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Posts Tagged ‘cocaine’

Trick, Treat or Cocaine?

November 2, 2012

This is why I wrote a post on safety tips during Halloween:

A man has been charged with possession of class-A drugs after children out trick-or-treating for Halloween were given bags of cocaine.

Snap bags containing the white powder were handed to youngsters taking part in traditional Halloween fun in Royton, Greater Manchester, at around 7.50pm on Wednesday evening.

The bags were taken to police and examined and confirmed to contain cocaine.

Donald Junior Green, 23, has been charged with possession of class-A drugs and is due before Oldham magistrates’ court on Friday morning.

A 21-year-old woman was arrested on suspicion of possession of class-A drugs and was later released without charge.

Superintendent Catherine Hankinson, of Greater Manchester police, said: “The parents and police acted quickly when this report was made, in the interests of public safety.

“We understand this to be an isolated incident.”

Click on the link to read Tips for Keeping Children Safe During Halloween

Click on the link to read Hilarious Parenting Checklist

Click on the link to read Hilarious Video of Twin Toddlers Sleeping at the Table

Click on the link to read Dad’s Letter to 13-Year Old Son after Discovering he had been Downloading from Porn Sites

Click on the link to read Potty Training at a Restaurant Table!

Click on the link to read Mother Shaves Numbers Into Quadruplets Heads So People Can Tell Them Apart

 

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Student Finds a Bag of Cocaine in Her Amazon Textbook Order

January 29, 2012

Cocaine isn’t something you’d expect to find in your Amazon textbook order. For one unsuspecting customer, a university textbook about terrorism isn’t the only thing she received in the mail.

Any university student who has ever purchased a used textbook knows that there are sometimes strange surprises hiding between those pages. Usually they come in the form of messy scribbles or perhaps even a forgotten piece of gum, but in one student’s case the unexpected (and unwanted) gift-with-a-textbook-purchase was a bag of cocaine.

WPTV reports that Sophia Stockton — a junior at Mid-America Nazarene University in Olathe, Kansas — recently ordered a textbook from an independent retailer through the Amazon online storefront. The book was intended for a spring course on terrorism and is called “Understanding Terrorism: Challenges, Perspectives and Issues.”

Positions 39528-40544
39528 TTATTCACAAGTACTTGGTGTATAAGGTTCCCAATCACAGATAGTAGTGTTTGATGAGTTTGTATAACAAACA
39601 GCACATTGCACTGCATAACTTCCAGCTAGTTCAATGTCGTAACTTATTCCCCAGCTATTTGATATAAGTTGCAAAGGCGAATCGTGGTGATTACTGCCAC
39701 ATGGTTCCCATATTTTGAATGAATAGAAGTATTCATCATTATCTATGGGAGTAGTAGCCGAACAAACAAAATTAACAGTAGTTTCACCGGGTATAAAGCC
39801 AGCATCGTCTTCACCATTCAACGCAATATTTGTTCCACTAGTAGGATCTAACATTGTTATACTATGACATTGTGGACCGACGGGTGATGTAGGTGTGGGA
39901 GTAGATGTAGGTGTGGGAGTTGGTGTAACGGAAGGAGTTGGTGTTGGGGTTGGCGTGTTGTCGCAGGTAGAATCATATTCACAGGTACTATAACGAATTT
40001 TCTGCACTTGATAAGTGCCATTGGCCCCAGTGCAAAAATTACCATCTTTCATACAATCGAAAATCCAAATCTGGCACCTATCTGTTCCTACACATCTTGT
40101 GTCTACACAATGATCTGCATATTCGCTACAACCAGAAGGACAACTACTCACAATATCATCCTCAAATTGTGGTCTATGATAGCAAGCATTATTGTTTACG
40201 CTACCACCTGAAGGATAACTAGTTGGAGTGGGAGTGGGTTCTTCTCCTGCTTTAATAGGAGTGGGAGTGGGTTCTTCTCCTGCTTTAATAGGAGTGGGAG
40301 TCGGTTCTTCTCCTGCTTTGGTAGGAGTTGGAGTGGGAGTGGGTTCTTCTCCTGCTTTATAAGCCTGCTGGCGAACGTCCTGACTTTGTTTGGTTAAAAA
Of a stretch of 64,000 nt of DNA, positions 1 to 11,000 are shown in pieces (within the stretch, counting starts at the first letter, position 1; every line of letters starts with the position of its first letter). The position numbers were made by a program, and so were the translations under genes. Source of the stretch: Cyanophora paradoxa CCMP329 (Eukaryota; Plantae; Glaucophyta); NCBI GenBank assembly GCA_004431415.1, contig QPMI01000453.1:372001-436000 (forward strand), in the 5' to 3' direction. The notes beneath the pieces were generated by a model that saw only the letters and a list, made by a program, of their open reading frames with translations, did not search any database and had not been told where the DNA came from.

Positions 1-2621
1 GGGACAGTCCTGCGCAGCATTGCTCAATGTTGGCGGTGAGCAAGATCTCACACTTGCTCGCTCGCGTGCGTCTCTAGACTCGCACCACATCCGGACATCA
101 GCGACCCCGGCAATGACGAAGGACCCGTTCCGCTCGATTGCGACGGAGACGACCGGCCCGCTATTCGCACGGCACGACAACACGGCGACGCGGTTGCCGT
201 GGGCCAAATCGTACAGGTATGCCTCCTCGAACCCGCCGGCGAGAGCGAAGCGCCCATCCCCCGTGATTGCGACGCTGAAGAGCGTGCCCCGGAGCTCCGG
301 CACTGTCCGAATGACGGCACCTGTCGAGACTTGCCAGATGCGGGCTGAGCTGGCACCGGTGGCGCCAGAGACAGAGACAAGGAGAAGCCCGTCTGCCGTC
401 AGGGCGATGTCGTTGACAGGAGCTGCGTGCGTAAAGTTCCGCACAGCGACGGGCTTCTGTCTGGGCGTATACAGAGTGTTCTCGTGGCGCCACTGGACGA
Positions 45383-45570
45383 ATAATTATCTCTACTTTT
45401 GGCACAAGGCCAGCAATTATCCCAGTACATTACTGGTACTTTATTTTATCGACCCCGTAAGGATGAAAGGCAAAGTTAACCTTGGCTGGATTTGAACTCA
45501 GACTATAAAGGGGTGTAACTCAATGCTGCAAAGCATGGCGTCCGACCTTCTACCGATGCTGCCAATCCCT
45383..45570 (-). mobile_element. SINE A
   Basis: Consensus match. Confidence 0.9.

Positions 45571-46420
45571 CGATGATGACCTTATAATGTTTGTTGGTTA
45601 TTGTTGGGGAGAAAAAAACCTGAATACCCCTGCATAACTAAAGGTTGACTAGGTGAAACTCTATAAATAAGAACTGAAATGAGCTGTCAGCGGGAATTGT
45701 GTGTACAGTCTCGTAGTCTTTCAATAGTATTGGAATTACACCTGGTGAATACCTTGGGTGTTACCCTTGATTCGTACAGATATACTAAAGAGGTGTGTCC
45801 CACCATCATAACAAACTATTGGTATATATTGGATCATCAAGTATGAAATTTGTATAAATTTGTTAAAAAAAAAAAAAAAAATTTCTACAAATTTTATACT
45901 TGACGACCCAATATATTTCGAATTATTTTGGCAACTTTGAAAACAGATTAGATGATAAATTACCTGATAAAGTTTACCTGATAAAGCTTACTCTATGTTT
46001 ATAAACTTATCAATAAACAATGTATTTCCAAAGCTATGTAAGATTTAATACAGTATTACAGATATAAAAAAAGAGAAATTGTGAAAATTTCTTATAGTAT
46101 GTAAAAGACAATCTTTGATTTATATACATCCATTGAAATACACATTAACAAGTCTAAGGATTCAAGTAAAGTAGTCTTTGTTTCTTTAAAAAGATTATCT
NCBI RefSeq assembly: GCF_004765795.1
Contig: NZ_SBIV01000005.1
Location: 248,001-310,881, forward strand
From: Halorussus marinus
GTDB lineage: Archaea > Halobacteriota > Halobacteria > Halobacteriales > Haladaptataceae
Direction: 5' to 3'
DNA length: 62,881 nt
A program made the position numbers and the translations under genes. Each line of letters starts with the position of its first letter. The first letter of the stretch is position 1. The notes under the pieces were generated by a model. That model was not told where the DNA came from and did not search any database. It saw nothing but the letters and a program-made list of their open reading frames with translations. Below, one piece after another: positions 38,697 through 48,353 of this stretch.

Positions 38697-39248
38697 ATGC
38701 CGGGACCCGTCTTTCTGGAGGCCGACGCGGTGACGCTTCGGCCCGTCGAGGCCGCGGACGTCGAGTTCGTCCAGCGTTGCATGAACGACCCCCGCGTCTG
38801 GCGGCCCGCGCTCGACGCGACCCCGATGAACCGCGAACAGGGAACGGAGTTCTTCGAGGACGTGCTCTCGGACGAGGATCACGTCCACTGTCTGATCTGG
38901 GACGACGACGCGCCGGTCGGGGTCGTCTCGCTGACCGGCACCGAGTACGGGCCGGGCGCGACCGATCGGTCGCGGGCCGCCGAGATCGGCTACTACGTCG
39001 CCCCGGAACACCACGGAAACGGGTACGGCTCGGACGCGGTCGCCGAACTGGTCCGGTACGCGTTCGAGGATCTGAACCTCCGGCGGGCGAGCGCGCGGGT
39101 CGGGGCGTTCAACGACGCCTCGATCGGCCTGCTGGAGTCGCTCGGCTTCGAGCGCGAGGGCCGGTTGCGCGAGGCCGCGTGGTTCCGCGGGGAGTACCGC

When Stockton flipped through the textbook, she “discovered a bag of white powder had fallen to the ground.” According to WPTV, Stockton feared that the bag contained anthrax and took it to the local police department the next day:

“I told them white powder was in my terrorism textbook and so I put it on the table and they’re like, ‘oh, okay,’ And so he went back and tested it,” Stockton recalls. “ He comes back and says, ‘you didn’t happen to order some cocaine with your textbook, did you?’ And I was like, no!”

This is certainly not the best method of getting disillusioned kids back into reading.

Study: Clever Children More Likely to End Up On Drugs

November 15, 2011

There have been a lot of studies recently where the findings were so obvious you wondered how they managed to get a research grant for it in the first place.But every so often you stumble upon a study where the findings were not as you might have predicted.

A recent study that found that clever children are more likely to use drugs surprised me greatly:

Intelligent girls and boys are much more likely than average to take illegal drugs like cocaine, cannabis and ecstasy when they grow up, a study has found.

Scientists think they do so in part as a “coping strategy” to avoid bullying from their peers, and partially because they find life boring.

The effect is more pronounced in girls than boys, with those exhibiting high IQs as children more than twice as likely to have tried cocaine or cannabis by the age of 30, as those of lower intelligence.

The effect in boys with high IQs is also marked, with them being around 50 per cent more likely to have done so by that age as their less intelligent former classmates.

A team at Cardiff University analysed data from almost 8,000 people born in one week in April 1970, who were enrolled at birth in the ongoing British Cohort Study, which follows participants through life. All these children had their IQs tested between the age of five and 10.

Drug use, as reported by the participants themselves, was then recorded at 16 and 30 years of age.

At 16, 7.0 per cent of boys and 6.3 per cent of girls had used cannabis. This minority had “statistically significant higher mean childhood IQ scores” than non-users, according to the authors of the report, published in the Journal of Epidemiology and Community Health.

The authors noted: “Across most drugs (except amphetamine in men), men and women who reported using in the past 12 months had a significantly higher childhood IQ score than those who reported no use.”

They concluded: “High childhood IQ may increase the risk of substance abuse in early adulthood.”

Well that explains it – no wonder why I’ve never taken drugs!


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